Rains’ marriage is a happy one, and he is a doting father.  The movie begins when he realizes he must return home from his vacation immediately because it is his wedding anniversary.  We have a flashback to his life at home, his kids celebrating Christmas, enduring school assemblies.  It is a quiet and contented life, but even through these prosaic early scenes we are jabbed with a sense of foreboding by his voiceover questioning, “How did it happen?  When did it happen?”

The director is Arch Oboler, from his screenplay based on his radio play.  His name may be more familiar to fans of old time radio for his work as a producer/writer/director, a creator of many thoughtful, inventive radio stories that were powerful in that medium.  Here, the emotional and psychological meandering seems somehow diluted as we must wait a rather long time to find out exactly not just how or when, but “what” happened.

Mr. Rains and Mr. Kibbee have taken their trip to get away from the tiring war news.  Rains is sick of it and wants a break.  They have been gone from home for a few weeks. They have been cut off from any news.  They are in such a remote area that it was only accessible to them by plane.  Kibbee flies the small plane that is owned jointly by several of their buddies. 

The plane has some engine trouble and they land in a field, where they approach a farmhouse to use the phone. The farmer acts as if he is suspicious of them, shuts the door and tells them to go away.  The buddies are baffled and miffed, but shrugging it off, they begin to hitchhike down a highway. A truck comes along and they stop the driver.  He is also standoffish, rude, but he will take one of them back to town for $20.  Kibbee stays with the plane, Claude Rains goes with the truck driver and will send help back.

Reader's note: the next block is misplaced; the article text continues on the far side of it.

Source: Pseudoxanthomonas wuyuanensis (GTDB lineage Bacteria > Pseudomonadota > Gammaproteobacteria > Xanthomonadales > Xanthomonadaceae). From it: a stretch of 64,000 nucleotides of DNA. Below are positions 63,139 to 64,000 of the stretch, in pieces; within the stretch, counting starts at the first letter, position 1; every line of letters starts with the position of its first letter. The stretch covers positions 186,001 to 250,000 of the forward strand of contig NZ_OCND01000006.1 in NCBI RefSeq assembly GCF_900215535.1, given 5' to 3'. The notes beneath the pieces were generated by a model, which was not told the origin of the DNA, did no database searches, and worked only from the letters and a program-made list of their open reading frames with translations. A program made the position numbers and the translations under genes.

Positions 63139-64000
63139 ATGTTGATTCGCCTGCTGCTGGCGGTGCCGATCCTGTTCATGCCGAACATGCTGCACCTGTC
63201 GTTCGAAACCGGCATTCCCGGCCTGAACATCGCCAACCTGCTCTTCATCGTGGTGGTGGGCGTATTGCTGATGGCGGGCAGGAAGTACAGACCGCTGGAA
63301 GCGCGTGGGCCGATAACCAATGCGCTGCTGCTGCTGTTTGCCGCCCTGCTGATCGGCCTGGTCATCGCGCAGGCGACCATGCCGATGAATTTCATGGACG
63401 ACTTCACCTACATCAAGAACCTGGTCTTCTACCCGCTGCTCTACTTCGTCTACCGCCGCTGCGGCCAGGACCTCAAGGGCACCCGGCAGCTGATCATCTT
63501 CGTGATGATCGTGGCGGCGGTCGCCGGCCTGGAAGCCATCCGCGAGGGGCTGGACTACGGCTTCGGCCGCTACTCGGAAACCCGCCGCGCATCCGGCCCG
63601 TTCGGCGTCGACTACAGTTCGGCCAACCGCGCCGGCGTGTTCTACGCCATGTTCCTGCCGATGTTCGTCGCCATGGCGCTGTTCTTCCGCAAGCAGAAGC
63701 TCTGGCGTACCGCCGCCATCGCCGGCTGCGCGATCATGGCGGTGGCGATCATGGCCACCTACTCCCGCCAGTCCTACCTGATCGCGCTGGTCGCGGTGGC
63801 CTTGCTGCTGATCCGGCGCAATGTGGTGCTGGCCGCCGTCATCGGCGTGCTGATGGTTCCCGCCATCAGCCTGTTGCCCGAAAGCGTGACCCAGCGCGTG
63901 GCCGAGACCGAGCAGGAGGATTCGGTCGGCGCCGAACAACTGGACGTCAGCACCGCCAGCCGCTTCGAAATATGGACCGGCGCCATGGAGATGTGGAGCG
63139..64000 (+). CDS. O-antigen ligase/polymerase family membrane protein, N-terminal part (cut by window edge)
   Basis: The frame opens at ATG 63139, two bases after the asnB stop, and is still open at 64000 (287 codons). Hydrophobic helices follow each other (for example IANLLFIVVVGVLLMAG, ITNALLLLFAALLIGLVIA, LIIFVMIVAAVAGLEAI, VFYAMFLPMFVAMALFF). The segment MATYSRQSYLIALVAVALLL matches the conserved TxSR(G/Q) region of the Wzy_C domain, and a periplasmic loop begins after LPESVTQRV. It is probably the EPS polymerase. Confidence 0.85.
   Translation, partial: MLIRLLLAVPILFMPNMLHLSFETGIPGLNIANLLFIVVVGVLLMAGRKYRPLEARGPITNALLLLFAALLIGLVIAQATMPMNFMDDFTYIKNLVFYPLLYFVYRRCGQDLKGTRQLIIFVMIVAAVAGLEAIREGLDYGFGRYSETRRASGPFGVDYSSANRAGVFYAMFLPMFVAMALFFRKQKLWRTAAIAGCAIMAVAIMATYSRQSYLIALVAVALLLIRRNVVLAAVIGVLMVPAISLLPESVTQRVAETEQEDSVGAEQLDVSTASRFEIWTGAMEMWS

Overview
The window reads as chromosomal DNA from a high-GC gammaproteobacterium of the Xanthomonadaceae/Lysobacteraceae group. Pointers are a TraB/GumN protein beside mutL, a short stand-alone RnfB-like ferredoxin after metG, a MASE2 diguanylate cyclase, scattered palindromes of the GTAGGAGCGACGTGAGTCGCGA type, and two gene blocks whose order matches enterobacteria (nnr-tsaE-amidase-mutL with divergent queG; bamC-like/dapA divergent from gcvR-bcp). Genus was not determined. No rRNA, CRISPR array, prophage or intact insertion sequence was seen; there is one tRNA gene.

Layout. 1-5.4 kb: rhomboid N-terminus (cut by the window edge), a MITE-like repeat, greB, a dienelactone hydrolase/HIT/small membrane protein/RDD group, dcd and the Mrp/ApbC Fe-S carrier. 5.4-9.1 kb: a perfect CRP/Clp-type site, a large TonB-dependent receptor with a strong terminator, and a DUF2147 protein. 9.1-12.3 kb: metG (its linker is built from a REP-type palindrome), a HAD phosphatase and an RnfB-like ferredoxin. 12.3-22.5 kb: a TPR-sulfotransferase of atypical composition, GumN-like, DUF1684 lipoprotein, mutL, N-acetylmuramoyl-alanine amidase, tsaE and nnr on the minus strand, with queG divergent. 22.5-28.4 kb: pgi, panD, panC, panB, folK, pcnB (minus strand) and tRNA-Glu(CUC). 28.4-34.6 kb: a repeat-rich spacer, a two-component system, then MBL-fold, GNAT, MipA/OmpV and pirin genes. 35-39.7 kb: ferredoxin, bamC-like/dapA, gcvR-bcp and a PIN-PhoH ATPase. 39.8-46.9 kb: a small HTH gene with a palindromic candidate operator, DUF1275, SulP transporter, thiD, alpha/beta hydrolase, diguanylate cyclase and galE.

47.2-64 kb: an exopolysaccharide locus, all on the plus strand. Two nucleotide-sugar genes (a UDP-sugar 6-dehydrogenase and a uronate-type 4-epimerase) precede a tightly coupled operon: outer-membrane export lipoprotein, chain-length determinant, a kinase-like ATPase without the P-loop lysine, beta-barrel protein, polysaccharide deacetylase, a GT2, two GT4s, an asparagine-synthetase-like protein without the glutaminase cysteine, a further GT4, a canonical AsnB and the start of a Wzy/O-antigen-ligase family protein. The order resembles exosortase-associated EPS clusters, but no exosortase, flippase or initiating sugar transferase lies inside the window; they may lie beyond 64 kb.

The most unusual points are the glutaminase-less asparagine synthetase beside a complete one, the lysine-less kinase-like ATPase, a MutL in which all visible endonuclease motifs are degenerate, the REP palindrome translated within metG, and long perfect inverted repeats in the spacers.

When he reaches the city where he lives, there is nobody in the streets.  He meets a few people he knows, but they shun him. He goes to a familiar shop to buy an anniversary present for his wife, but is told, “We can’t sell anything. You know that.”

He knows nothing, but his unthinking, exuberant nature seems to keep Rains from questioning any of this too deeply.  At this point in the film, we have more questions than he does, and the sense of fear comes to him rather late in the game.

He meets someone from work and is told, “You can’t ask questions.”  There is no one in the office.  There is no one at home. Everyone is fearful and more than a little impatient with him for behaving as if he doesn’t understand what’s happening.  He gets on their nerves as much as they get on his.

Two plainclothes detectives grab him and hit him with a blackjack. He wakes up in jail. A slow-talking older man is his cellmate, who kindly brings him water and tries to revive him. He is played by Thaddeus Jones.  He had a long acting career, but not many movies and most roles were servants, porters, or waiters.  He quiet gentleness is appealing, and unlike all the other frightened citizens, displays humanity despite his obvious helplessness.  He tries to tell Rains what’s been happening to society while Rains was on vacay, but it is difficult to comprehend, let alone to explain it.  The best he can do is, “They threw out the Bill of Rights.”